BYRNE FAMILY NARRATIVE*
James Frederick Byrne was born in New Brunswick, Canada in 1840, one of eight children of Philip Byrne and Mary McDonald. By 1869, James had emigrated to California, and lived in various parts of the Mendonoma Coast for about a quarter century prior to this death in 1913. He was a carpenter, wagonmaker, and blacksmith by trade, but also worked at various points in his life as an innkeeper, postmaster, and banking agent. He was the first manager of the Salt Point Hotel in 1874, and also served at that time as a constable of the Timber Cove township.
Also In 1874, at the age of 34, he married 17-year-old Nellie Johnson, a new appointee from Petaluma who assumed the position of teacher at the Timber Cove school. According to a narrative written by one of the couple’s great granddaughters, James schemed to win Nellie over by bribing young hooligans with nickels to stage fights at the school. He would then venture from his blacksmith shop across the street to break up the fisticuffs on behalf of the teacher. The Byrnes went on to have six children, one girl and five boys, one of whom died in infancy.
The family moved to Black Point around 1880, where Knipp and Stengel had built a hotel and smithy, and where William Bihler had constructed chutes and a landing for the shipping of lumber products. There James Byrne ran the post office in the hotel, and also served as a Wells Fargo agent. He became a naturalized American citizen in 1885. Although the Byrne family is reported to have owned about 320 acres of land in Fisherman’s Bay, they moved up the coast to Mendocino County after 1890. James spent the last several years of his life in Gualala.
When James died in 1913, he was survived by his widow Nellie and five children. His daughter, Nellie Josephine, was an amateur photographer, and took the photographs of her father included with this narrative. She married George Williams, an engineer on the Gualala Railroad, who, after the Empire Redwood mill burned to the ground in 1906, became an engineer on the Skunk Train line from Fort Bragg to Willits. Although one son, George Harold, lived in Gualala at the time of his father’s death, sons Chester and James Frederick (Albion) and Charles (Point Richmond) had left the area. James’s widow Nellie died some 30 years later in 1943 at the home of her son Charles.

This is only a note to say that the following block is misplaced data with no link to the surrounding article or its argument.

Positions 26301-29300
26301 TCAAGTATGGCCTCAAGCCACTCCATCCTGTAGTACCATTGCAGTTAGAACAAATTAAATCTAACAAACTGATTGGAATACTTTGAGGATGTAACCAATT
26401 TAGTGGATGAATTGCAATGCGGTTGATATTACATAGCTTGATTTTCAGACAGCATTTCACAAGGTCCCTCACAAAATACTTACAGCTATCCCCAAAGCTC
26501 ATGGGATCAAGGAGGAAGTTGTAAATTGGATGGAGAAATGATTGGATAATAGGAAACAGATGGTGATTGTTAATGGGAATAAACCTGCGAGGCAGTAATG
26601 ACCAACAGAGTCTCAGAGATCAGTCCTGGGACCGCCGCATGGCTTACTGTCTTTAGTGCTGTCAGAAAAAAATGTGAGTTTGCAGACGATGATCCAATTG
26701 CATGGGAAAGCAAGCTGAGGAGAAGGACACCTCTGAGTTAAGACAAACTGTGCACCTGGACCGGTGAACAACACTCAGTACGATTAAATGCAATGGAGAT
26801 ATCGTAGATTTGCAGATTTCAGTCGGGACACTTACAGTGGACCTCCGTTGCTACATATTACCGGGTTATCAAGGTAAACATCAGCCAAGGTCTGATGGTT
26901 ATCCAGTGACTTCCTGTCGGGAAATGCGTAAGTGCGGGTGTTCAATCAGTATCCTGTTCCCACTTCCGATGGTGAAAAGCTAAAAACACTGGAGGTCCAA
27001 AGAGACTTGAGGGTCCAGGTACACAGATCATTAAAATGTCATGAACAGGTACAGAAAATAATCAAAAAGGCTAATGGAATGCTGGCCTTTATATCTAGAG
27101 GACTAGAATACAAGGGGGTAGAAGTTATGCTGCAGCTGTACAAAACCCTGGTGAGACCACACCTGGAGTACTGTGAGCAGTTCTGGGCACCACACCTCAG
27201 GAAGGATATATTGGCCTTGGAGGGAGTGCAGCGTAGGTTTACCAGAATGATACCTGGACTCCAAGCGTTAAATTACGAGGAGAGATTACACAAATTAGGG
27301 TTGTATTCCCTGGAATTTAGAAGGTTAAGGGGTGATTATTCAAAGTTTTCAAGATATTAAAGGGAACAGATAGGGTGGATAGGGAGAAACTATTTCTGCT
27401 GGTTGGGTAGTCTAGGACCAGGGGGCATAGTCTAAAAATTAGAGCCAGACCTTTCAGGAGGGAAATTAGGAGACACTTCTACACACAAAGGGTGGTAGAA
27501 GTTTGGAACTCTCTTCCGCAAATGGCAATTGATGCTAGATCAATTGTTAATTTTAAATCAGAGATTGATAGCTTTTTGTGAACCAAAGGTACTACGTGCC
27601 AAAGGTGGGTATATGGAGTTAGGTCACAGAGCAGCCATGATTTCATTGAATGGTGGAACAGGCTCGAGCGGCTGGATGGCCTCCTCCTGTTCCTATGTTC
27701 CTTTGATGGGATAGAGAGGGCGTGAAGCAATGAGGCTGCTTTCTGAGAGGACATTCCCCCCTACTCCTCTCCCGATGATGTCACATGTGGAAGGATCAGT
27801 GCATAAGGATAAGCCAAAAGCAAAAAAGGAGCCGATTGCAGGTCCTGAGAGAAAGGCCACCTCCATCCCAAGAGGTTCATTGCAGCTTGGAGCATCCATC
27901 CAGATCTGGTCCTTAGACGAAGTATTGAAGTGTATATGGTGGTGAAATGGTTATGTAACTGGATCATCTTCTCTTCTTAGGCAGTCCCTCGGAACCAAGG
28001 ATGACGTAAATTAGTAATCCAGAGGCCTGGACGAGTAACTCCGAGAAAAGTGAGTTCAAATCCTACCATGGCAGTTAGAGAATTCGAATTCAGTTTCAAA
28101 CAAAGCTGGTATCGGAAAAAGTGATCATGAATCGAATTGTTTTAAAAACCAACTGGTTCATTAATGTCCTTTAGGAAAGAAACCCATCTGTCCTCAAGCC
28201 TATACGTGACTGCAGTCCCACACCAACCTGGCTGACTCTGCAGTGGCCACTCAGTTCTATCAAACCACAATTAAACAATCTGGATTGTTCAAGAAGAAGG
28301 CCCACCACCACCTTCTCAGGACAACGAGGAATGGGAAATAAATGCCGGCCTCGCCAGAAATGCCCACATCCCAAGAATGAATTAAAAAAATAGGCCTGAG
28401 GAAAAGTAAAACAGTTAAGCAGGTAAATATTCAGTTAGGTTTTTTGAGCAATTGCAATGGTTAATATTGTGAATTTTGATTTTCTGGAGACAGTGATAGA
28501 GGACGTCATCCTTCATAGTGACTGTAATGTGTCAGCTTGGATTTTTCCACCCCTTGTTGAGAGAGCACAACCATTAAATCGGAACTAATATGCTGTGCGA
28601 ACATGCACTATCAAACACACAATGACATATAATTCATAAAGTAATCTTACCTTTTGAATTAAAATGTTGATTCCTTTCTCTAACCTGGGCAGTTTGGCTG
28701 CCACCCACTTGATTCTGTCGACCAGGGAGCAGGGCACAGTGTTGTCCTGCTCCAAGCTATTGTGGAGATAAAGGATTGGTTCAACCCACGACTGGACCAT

The Byrne family plot at the Gualala Cemetery has a distinctive border, consisting of hand-forged iron posts connected by a chain, likely constructed by family smiths. This plot, like many others, has been the target of vandalism over the years. Descendants report that the original wooden grave marker was stolen in the 1940’s, replaced, and then stolen again in recent years. Family lore also reports that the original chain to the plot was removed some years ago to tow a car and never returned. Local historian Susan Clark recorded two Byrne headstones in the 1970’s, one for James and one for Elizabeth Byrne, whose name and 1838 birthdate corresponds to that of James’s sister. It is therefore possible that Elizabeth is also buried at the Gualala Cemetery, although there is no longer a headstone or other verifying documentation.
*Special thanks to Mark MacKenzie, great-great-grandson of James Byrne, for providing family history information and photographs; and to Perk Perkins for research on James Byrne and family in local historical publications.